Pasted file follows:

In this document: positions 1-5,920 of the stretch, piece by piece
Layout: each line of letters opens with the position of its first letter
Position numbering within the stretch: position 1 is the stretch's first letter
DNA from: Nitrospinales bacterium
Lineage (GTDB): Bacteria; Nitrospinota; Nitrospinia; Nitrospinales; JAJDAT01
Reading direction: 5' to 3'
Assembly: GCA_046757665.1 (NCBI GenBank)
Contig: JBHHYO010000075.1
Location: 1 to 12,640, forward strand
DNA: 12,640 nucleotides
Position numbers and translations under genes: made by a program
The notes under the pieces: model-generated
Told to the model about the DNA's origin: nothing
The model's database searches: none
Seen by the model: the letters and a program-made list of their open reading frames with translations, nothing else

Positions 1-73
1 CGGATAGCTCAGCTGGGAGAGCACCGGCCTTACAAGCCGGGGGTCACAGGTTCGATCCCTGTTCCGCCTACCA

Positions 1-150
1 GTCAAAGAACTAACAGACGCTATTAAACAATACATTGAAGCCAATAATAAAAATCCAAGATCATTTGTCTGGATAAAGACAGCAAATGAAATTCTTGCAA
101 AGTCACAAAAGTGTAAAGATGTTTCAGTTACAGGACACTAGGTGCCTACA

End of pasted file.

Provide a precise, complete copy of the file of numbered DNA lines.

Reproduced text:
In this document: positions 1-5,920 of the stretch, piece by piece
Layout: each line of letters opens with the position of its first letter
Position numbering within the stretch: position 1 is the stretch's first letter
DNA from: Nitrospinales bacterium
Lineage (GTDB): Bacteria; Nitrospinota; Nitrospinia; Nitrospinales; JAJDAT01
Reading direction: 5' to 3'
Assembly: GCA_046757665.1 (NCBI GenBank)
Contig: JBHHYO010000075.1
Location: 1 to 12,640, forward strand
DNA: 12,640 nucleotides
Position numbers and translations under genes: made by a program
The notes under the pieces: model-generated
Told to the model about the DNA's origin: nothing
The model's database searches: none
Seen by the model: the letters and a program-made list of their open reading frames with translations, nothing else

Positions 1-73
1 CGGATAGCTCAGCTGGGAGAGCACCGGCCTTACAAGCCGGGGGTCACAGGTTCGATCCCTGTTCCGCCTACCA

Positions 1-150
1 GTCAAAGAACTAACAGACGCTATTAAACAATACATTGAAGCCAATAATAAAAATCCAAGATCATTTGTCTGGATAAAGACAGCAAATGAAATTCTTGCAA
101 AGTCACAAAAGTGTAAAGATGTTTCAGTTACAGGACACTAGGTGCCTACA